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  • Writer's pictureLauren Kinnersley

John Muir Award

The past few years have had their challenges for us all, with the backdrop of the pandemic. The teenage years are challenging enough to navigate, and this has just added another layer. So it has been my absolute privilege to support two groups of teenagers over the past year, to spend time together in the wonderful therapeutic space that is the Weleda biodynamic garden.

We have had the opportunity to visit across the year, and observe and experience the changing season together - with all that it has to offer and teach us. We have explored nature with our senses: feeling the cold chill of Winter, the soft breeze of Spring, to the heat of summer. We have smelt the wildflowers of Spring and Summer, and the earthy smells of decay in Autumn. We have tasted our way though the season from the Spring leaves and flowers to the fruits of Summer and Autumn. We have had a chance to give back to nature and care for it - managing the woodland and improving the biodiversity. We have had loads of fun along the way, and made new friends.

All this was part of an adventure to achieve the John Muir Award. This is a nationally recognised environmental award scheme which supports people to connect, enjoy and care for wild spaces. The Award is an holistic approach promoting awareness, understanding and action for nature. To achieve the Discovery Level, young people need to spend a minimum of 25 hours in nature.

In the video below Angus shares in his own words, his experience.

The 4 challenges at the heart of the John Muir Award are outlined below:

Discover a Wild place:We focused on bio-dynamic land managed by Weleda. The land showcases the very best of organic land management, with plenty to explore with woodland, Spring and Summer wildflower meadows and ponds.

Explore it: We visited the site once a month for almost a year, so we could experience it though all the seasons. We foraged the edible plants - and tasted wild garlic pesto, dandelion pancakes, nettle tea, wild plums and apples. We pond dipped and explored the pond life; we identified the native trees and the wild flowers in the meadows. We met voles, grass snakes, newts and damsel flies... We marveled at the proliferation of fungi in Autumn and learnt about their role in nature.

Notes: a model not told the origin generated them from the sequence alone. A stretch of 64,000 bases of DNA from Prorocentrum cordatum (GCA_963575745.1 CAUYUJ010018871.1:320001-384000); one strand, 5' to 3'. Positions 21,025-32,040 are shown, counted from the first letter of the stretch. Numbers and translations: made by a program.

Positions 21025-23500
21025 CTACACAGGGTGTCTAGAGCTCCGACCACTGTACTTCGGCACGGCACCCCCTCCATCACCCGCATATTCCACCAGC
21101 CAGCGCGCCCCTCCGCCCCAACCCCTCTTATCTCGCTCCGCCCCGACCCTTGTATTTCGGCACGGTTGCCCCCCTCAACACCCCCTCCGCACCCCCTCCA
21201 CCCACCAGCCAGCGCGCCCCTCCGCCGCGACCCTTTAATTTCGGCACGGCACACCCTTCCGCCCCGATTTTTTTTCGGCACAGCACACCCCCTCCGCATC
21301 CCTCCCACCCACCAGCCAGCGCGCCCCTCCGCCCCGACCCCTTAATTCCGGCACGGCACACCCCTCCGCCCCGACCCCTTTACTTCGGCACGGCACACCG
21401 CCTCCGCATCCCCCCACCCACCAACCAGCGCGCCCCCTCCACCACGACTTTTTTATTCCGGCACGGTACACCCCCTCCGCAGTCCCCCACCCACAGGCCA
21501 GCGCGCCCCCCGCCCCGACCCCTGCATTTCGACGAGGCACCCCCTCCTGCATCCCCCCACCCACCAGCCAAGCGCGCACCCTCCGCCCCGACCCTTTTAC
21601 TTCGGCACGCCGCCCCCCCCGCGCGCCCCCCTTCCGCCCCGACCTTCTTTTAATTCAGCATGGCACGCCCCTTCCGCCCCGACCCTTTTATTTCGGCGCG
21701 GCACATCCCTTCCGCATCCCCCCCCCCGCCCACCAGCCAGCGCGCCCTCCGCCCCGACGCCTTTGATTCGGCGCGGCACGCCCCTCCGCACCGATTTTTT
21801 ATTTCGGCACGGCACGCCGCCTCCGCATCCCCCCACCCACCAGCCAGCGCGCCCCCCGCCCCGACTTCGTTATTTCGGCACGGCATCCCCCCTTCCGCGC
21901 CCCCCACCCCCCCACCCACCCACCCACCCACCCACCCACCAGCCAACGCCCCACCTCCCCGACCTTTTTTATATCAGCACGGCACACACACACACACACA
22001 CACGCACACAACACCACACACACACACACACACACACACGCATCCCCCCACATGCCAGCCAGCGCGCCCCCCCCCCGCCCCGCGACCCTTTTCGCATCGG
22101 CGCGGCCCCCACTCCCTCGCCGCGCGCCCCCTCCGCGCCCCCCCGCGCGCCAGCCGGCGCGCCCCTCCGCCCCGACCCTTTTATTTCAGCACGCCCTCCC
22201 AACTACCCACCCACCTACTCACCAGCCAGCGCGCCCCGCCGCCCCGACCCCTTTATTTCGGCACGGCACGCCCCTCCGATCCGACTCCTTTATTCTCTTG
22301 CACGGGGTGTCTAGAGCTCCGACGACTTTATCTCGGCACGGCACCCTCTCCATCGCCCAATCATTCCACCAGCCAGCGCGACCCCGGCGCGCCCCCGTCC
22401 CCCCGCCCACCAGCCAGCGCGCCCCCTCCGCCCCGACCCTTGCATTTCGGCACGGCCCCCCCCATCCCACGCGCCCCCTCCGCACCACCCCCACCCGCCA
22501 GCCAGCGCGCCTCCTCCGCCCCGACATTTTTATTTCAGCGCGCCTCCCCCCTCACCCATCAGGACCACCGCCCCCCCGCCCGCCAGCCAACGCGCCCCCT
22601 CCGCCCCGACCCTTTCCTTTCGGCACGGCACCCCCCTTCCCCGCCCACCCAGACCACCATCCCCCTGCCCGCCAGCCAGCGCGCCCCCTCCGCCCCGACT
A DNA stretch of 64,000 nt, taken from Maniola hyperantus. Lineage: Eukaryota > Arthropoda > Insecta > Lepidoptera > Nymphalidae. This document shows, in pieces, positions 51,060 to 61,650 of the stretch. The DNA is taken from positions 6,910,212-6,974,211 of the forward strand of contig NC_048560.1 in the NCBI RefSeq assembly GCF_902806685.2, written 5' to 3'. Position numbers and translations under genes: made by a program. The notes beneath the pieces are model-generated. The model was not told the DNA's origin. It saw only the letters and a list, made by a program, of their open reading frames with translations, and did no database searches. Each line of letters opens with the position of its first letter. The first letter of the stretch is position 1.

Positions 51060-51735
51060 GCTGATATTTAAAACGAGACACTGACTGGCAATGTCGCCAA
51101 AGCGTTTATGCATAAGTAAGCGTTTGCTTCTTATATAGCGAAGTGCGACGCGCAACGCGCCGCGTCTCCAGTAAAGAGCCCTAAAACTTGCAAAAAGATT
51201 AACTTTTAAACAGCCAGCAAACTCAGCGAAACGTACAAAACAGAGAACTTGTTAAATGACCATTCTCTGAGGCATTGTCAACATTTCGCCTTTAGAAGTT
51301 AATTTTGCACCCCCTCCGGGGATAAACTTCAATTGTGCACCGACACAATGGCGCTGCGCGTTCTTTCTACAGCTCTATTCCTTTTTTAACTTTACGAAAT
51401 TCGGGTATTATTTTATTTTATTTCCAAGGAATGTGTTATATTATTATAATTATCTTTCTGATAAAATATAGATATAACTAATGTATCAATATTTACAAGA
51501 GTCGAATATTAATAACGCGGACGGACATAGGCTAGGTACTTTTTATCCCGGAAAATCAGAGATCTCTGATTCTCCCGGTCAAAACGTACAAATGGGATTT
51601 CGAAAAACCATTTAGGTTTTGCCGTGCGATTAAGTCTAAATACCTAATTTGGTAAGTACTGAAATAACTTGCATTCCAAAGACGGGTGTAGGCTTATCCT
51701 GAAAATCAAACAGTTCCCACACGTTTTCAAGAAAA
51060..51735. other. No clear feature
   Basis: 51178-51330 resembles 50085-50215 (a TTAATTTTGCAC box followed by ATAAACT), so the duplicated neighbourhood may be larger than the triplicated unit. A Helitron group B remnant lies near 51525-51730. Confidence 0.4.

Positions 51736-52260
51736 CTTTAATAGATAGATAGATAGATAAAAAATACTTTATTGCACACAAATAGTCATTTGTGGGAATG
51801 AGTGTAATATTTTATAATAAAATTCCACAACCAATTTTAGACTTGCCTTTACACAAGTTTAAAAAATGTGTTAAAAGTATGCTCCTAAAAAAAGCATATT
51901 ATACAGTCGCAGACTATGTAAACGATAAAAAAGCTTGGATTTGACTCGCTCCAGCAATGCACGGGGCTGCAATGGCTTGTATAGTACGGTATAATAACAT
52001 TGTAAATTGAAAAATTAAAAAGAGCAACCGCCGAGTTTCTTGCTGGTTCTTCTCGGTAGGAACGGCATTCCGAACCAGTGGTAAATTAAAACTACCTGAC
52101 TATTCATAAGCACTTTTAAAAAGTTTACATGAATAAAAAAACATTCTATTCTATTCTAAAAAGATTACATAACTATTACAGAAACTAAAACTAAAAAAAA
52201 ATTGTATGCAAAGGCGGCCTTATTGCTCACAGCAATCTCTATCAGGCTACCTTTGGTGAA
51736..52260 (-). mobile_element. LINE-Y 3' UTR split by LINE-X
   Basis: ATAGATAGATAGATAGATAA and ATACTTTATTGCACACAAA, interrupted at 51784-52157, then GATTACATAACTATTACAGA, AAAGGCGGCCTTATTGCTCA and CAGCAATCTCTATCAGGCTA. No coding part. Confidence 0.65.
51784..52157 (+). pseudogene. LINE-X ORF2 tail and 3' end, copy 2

Conserve it: We grew trees from seeds; we planted new trees, and removed encroaching sycamore saplings. We coppiced over grown trees, removed encroaching bramble and created dead hedges.

Share your experience: Everyone did this in their own way - through their music and poetry; through art; one created a guide to wild edibles on the site; and one created a video about the john Muir award to inspire other young people; and one created a power point presentation of the wildflowers they had photographed and identified on the site.

The young people had new experiences, benefited from time in nature, learnt new things and came away with a certificate that shows their willingness to engage and make a difference.

You can find out more about the award at

I will be starting a new group late in the year, so please spread the word and get in touch if you are interested.

Thanks to Weleda and a team of amazing volunteers who made this possible: Denise McLean, Rebecca Mercer, Stephen Holland and Sarah Wainwright.

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